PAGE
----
Massida! Pt. 1 – Tonkatsu

Food in Korea is great.  It’s cheap, it’s nourishing, it’s healthy and if it’s made for you, it’s usually pretty fantastic.  So the bar for what constitutes a good meal in Korea has slowly been raised since my arrival – I’ve had a few culinary clangers of course, but for the most part it’s been pretty fingerlickin’ whenever I’ve eaten out.  And that is what this latest of my series is about: eating out in Korea.

Prior to arriving here, I expected the food of Korea to be delicious, but I was not prepared for the incredible diversity of meals and the variety of formats in which food is served.  Most of all, I was not prepared for the level of importance that food has in Korean society.  It’s not that food has to be fancy, or that it has to be organic or that it has to be the best: I think the best way to put it is to say that it’s just very important to Koreans to be well-fed.  It’s as simple and as complex as that I’m afraid!

So, the time has come for me to write about Korean food, in earnest.  My own culinary efforts at this point hardly exemplify what the country has to offer, so for now they will not feature.  Instead, I will show you the staples: the mixed grills, the fish and chips and the hot-pots of South Korea, in a series called ‘Massida!’, the Korean word that means ‘delicious’.

First off: tonkatsu (돈까스), pronounced like don-cass-ugh.

Tonkatsu

This was served up at one of the many places to eat in Dunjeon.  It’s a small place – the Korean equivalent of a ‘caff’.  It’s run by a couple of women who are very attentive, particularly when your kimchi or rice is running low (they kindly replace either for free).

I’d better explain the image above. On the left, you can see the edge of a metal sheet.  This is actually a tray that is embedded into the table itself and that stores chopsticks and spoons for the customer’s use.  This feature is very common in Korean eateries.  The knife and fork are provided especially: mainly because it’s tonkatsu, which needs to be cut and sliced.

On the big plate: the white stuff is boiled rice with some sesame seeds sprinkled on top.  Needless to say, they do a good rice in Korea.  Moving anti-clockwise, there is a cabbage salad with thousand island sauce (again, quite common).  There’s not much scope for making this side dish badly.  The yellow semi-circles (‘danmooji’) are slices of pickled radish and are perhaps the most common side dish in Korea.  This will have been bought in a supermarket in bulk and there is very little variation when it comes to danmooji.

This brings us to the star of the show, the tonkatsu.  Tonkatsu refers mostly to the method of preparation, rather than the meat itself.  It’s essentially a chicken kiev, but made with pork in this case: the meat is thinned, filled, breaded and fried.  A special tonkatsu sauce is then drizzled over it.  You can get different fillings for the tonkatsu – I ordered a cheese filled donkatsu (cheese in Korean is ‘cheese’, except it’s pronounced ‘cheege-UGH‘, which is a bit of a warning sign when it comes to Korea’s abilities with cheese), but I got one filled with sweet potato instead.  It’s very popular to fill things with sweet potato in South Korea, including otherwise delicious looking pastries and pizza crusts.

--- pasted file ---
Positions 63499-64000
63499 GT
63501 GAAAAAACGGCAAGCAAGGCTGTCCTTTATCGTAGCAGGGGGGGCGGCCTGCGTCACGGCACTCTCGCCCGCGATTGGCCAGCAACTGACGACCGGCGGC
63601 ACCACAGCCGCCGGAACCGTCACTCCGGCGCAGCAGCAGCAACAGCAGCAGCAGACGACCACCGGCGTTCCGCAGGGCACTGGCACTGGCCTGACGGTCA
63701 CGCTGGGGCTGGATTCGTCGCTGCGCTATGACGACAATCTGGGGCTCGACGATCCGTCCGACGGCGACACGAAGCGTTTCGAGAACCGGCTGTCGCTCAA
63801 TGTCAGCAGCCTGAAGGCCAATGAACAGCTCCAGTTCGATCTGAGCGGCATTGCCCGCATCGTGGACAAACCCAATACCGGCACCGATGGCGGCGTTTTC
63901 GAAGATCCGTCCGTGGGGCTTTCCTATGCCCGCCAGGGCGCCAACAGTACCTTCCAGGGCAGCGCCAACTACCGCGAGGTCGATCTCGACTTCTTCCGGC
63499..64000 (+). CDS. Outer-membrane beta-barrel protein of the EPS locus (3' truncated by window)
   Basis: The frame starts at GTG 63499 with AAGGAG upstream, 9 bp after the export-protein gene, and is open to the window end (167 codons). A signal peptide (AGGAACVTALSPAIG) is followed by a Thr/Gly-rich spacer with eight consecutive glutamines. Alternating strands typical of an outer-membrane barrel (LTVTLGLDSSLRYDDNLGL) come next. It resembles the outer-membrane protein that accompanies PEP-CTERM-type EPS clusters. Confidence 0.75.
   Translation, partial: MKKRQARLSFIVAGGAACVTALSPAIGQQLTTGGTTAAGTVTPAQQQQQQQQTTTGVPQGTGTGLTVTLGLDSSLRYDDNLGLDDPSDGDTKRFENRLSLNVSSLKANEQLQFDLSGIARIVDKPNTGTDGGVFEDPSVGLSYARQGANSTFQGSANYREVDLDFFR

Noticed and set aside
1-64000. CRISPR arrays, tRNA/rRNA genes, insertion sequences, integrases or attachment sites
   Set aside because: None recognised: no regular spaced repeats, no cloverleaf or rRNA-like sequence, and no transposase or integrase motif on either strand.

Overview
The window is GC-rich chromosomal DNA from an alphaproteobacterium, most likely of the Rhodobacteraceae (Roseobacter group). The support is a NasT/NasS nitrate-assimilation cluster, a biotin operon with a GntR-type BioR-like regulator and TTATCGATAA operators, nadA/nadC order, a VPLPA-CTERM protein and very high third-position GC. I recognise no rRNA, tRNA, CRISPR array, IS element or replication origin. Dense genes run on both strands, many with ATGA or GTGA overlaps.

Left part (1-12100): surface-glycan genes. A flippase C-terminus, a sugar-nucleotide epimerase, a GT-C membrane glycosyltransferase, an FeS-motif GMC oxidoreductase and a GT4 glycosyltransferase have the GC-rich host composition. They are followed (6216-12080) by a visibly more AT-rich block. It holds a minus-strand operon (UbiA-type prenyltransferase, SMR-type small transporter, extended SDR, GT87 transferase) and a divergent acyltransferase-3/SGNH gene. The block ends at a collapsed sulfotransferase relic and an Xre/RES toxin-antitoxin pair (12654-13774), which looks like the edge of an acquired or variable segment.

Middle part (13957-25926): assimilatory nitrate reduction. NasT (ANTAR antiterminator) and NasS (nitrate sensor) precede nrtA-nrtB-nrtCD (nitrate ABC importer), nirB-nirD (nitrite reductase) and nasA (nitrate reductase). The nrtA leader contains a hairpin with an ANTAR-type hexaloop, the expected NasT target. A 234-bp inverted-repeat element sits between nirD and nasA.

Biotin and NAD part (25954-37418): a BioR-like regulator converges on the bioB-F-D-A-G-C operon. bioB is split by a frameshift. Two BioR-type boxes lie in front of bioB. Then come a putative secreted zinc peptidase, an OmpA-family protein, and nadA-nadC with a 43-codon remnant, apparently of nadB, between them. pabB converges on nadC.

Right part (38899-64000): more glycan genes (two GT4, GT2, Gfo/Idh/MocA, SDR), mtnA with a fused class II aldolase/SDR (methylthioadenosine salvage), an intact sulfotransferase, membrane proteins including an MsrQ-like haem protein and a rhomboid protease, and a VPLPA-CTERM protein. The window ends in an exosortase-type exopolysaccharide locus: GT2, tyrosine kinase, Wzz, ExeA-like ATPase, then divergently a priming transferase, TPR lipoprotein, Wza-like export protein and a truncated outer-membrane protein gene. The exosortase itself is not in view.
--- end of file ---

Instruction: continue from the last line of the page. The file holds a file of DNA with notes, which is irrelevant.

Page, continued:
To be honest, tonkatsu’s perhaps the worst possible place to start with this culinary journey.  If Bird’s Eye ever start doing a Korean line, you can GUARANTEE tonkatsu will be there.  It’s basically a big fancy fish finger made out of pork and stuffed with something.  The sauce, which was sweet and sour essentially, complimented it well.  Perhaps there’s a gourmet tonkatsu out there, but so far I haven’t encountered it, it’s just a meal that’s satisfying in a very simple way.

Now, the other parts of the meal.  You will notice a white cup on the right of the photo.  This is a broth.  I have no idea what is in it, but it has a sediment that half-floats, half-settles.  It has a meaty taste, but also tastes a bit like honey.  It compliments the meal really well and is pretty tasty in itself – it’s very normal for meals to be served with a hot broth of some kind.

The final part is the kimchi, and this deserves its own photo:

Kimchi

Again, I must emphasise that there are countless varieties of kimchi.  It really is the cornerstone of Korean cuisine and I could devote an entire blog to it.  I’m not ready to do that just yet, so instead here’s a brief description of what you see:

The one on the right is the bread and butter of the kimchi world.  It’s pickled, spiced cabbage and I think it’s called ‘kaktugi’ (깍두기).  The quality of this tends to be the litmus test for the quality of the place where you’re eating.  In this case, it was fairly average.  It’s always satisfying, but sometimes it’s really full of flavour and delicious in its own right.